Directors from Global Brigades, invite students for a discussion on the impact they can make in global health and economic development.  Participants will gain an understanding of best practices and pitfalls of current intervention models and the funding models that are the difference in making international projects sustainable.

 

Negotiating through the Funk:  Using the tool of Racial Identity Development

Anthony Kelley & Sacha Nunn,  University of Washington Bothell

1:00 – 3:15 PM,  CC3 – 103

Ethnic, Racial, and Cultural Sensitivity

We as a blended community have to acknowledge both our historical significance and trauma that connects us. If we consider institutions that encourage the blending of our various communities like universities, we need practices that enable us to negotiate through the inevitable conflicts to arise. This workshop draws from a specific practice model that allows for communities to deal with the complexities of race and identity.

 

From Fear to Freedom: Ending Violence Against Women and Girls

Jun Chen, Michelle Zebrowski & Jessica M. Manfredi,  University of Washington Bothell

1:00PM – 3:15  P.M. CC3 - 235

Social Justice and Activism

Around the world, one-third of women have experienced some form of violence during their lifetime. However, they are often silent about their experience. This film viewing and workshop will create a safe space to honor the power of personal narrative to work towards eliminating gender based violence.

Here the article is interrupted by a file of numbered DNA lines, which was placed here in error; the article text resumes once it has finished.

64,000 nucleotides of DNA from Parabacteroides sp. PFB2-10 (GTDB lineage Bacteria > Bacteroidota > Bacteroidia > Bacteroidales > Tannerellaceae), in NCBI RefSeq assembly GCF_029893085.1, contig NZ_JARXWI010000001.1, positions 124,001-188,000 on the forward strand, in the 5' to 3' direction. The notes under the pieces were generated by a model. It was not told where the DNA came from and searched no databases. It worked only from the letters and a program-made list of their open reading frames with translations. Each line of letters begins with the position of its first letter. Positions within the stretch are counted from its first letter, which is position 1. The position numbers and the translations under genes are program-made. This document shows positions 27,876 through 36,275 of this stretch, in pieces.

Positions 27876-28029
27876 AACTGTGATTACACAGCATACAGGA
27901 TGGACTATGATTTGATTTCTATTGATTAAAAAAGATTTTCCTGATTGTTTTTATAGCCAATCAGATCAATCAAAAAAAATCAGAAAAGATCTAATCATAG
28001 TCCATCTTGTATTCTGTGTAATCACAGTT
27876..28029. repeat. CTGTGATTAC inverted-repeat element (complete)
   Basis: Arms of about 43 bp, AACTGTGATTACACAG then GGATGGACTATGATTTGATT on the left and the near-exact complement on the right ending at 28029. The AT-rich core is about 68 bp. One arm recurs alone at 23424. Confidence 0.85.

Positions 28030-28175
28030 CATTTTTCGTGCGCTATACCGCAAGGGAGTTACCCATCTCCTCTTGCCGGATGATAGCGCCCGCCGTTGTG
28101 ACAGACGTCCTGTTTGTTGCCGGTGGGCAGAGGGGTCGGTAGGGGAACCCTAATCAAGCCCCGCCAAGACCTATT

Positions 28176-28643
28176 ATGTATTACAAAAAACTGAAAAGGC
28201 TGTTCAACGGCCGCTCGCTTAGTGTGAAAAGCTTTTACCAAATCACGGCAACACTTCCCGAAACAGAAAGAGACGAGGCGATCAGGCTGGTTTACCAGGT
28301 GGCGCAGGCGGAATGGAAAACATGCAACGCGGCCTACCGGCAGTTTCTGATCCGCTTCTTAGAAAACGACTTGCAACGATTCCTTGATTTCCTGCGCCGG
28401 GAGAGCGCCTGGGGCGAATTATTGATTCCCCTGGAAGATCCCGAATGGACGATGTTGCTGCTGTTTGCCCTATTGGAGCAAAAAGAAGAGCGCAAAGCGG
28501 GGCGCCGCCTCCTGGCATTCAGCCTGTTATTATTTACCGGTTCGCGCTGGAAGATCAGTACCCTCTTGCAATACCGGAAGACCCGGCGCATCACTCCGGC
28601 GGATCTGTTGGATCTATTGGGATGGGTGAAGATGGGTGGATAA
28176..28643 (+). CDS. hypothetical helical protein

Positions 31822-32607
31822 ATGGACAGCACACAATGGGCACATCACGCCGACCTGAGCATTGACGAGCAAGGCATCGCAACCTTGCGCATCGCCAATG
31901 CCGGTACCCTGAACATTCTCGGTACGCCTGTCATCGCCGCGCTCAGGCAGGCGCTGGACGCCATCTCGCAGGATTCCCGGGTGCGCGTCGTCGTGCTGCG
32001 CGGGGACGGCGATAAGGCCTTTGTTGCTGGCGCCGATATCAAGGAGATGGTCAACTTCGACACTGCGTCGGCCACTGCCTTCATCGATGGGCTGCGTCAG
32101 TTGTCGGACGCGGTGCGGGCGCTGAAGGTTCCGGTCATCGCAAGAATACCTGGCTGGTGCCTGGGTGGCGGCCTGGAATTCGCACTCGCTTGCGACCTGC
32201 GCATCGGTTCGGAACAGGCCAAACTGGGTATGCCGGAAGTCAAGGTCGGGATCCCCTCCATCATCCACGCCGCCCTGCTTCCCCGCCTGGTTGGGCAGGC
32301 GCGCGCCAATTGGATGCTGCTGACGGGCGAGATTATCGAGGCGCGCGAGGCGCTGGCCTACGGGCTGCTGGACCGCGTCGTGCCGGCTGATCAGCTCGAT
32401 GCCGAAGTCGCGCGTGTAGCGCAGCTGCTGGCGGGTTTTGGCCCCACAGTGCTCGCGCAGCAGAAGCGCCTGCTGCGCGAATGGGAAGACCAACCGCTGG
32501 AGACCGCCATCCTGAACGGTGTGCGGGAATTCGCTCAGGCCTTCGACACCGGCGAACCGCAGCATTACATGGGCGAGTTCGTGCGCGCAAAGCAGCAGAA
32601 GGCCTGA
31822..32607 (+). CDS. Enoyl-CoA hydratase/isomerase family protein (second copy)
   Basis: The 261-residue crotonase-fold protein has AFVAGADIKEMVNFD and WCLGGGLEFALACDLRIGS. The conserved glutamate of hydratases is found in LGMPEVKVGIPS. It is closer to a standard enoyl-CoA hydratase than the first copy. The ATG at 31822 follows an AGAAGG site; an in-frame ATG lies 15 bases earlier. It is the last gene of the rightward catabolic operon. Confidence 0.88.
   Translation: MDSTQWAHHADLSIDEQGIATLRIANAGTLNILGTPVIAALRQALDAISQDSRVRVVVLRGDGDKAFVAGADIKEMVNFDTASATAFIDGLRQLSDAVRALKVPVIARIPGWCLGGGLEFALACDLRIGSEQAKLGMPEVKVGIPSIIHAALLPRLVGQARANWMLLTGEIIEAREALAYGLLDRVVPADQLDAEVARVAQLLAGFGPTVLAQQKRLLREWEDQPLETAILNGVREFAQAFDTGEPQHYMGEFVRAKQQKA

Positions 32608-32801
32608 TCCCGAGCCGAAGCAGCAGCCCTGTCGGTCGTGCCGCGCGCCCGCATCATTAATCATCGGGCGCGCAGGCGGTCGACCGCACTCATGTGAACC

Leading the Way: Compassionate Listening & Interactive Theatre for Social Change

Sarah Zale,  Shoreline Community College

1– 3:15 P.M., CC3 – 123

Social Justice and Activism

This workshop will guide participants in the techniques of compassionate listening and interactive “forum” theater for non-actors. In a realistic yet safe atmosphere, “actors” and audience members have the opportunity to rehearse situations in order to build their communication skills and understand possible alternative behaviors within situations of institutional oppression.

 

Imagining the Future: Fostering

Gwen Ottinger,  University of Washington Bothell

1 – 3:15 P.M., CC3 - 223

Social Justice and Activism

Social justice through science fiction calls for a social justice that is often countered with, “that’s not realistic.”  Yet our biggest strides toward justice have come from arguably unrealistic but clearly articulated future visions.  To move beyond the constraints of realism, we will turn to fiction, writing imaginative futures that are socially and environmentally just.

 

Empowering University Students to Impact Global Health and Sustainable Development

Steven Atamian, Vanessa Lopez & Cole Hoover,  Global Brigades

1:00PM – 2:00PM, CC3 - 221

Cross-Cultural Communication and Skills

Directors from Global Brigades, invite students for a discussion on the impact they can make in global health and economic development.  Participants will gain an understanding of best practices and pitfalls of current intervention models and the funding models that are the difference in making international projects sustainable.

 

Developing Multicultural Competence: Engaging in an Intentional Journey

Dr. Erica Yamamura, Victoria Benavides, Sophie Boyer & Tracy Phutikanit

Seattle University

CC3 – 221, 2:15PM – 3:15PM

Social Justice and Activism

Developing multicultural competence is an intentional life long journey. This session will provide participants a reflective and interactive space to (1) examine and assess their multicultural competence and (2) examine agency in moving toward social justice outcomes in their own work which is imperative for 21st century leadership.